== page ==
noun, plural: pneumatophores
(botany) A specialized aerial root, such as in certain mangrove species, that stick up out of the soil and covered with many lenticels for gaseous exchange
(zoology) The air sac or float in certain siphonophores
In botany, pneumatophores are a type of aerial root. Aerial roots are roots that grow from above the ground and absorb water directly from the air. Pneumatophores are formed by certain plant species submerged in water, in waterlogged soil, or in strongly compacted soil. They emerge from the typical roots and then stick up out of the soil. The root surface of the pneumatophores is covered with lenticels, i.e. raised pores allowing gas exchange between the atmosphere and the internal tissues. The lenticels take up air into the spongy tissue of the pneumatophore. The oxygen is then spread throughout the plant. Examples of plant species that form pneumatophores are the black mangrove and the grey mangrove. These mangrove plants form pneumatophores since the saline soil is anaerobic and therefore hampers the submerged roots to carry out gas exchange through the soil.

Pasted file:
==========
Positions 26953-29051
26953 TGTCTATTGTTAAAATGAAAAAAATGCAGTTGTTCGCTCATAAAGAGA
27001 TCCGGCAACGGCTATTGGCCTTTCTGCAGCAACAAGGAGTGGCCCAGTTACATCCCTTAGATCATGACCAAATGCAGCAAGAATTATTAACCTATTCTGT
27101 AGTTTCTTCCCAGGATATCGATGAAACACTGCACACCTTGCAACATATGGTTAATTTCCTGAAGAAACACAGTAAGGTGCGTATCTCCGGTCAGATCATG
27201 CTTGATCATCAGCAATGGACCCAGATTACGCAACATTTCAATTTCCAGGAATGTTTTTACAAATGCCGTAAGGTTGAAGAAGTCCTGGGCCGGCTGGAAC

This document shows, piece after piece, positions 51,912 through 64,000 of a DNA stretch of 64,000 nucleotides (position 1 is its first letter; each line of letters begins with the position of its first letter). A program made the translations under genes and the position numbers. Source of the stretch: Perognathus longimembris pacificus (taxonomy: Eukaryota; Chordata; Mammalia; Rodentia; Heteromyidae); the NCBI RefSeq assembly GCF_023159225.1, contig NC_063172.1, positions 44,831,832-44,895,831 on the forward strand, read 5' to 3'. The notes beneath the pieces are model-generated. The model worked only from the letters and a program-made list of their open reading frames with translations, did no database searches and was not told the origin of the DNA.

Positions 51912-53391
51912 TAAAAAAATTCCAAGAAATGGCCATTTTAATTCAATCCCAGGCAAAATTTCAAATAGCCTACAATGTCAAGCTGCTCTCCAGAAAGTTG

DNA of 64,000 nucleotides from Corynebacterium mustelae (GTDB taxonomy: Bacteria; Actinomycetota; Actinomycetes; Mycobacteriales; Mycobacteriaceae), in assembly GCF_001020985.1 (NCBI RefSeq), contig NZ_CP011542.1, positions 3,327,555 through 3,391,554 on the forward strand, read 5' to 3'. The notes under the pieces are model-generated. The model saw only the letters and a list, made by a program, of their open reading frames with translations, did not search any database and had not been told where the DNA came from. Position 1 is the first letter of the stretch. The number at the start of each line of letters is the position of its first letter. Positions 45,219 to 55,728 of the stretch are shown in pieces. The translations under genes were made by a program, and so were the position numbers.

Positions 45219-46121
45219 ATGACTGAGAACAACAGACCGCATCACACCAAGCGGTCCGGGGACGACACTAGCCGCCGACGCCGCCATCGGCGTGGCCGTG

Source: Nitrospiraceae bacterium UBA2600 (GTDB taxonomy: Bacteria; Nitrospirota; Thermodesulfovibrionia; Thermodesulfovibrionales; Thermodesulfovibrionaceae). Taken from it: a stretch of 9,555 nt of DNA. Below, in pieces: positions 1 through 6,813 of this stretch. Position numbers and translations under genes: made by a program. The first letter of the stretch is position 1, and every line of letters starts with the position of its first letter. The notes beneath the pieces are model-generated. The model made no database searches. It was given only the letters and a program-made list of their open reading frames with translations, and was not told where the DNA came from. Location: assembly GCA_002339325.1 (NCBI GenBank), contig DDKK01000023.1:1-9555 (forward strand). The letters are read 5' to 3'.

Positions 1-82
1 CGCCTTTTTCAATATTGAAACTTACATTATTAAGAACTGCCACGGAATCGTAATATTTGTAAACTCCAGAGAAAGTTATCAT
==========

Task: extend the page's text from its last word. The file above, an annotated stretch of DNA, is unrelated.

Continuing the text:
In zoology, a pneumatophore is one of the three major body parts in a colony of siphonophores. The other two body parts are the nectosome and the syphosome. The pneumatophore serves as an air sac or float that aids the colony to stay afloat at the proper level in the ocean. It is located at the top of the colony.
Word origin: pneumat– (“air” or “gas”) + –phore (“bearer”)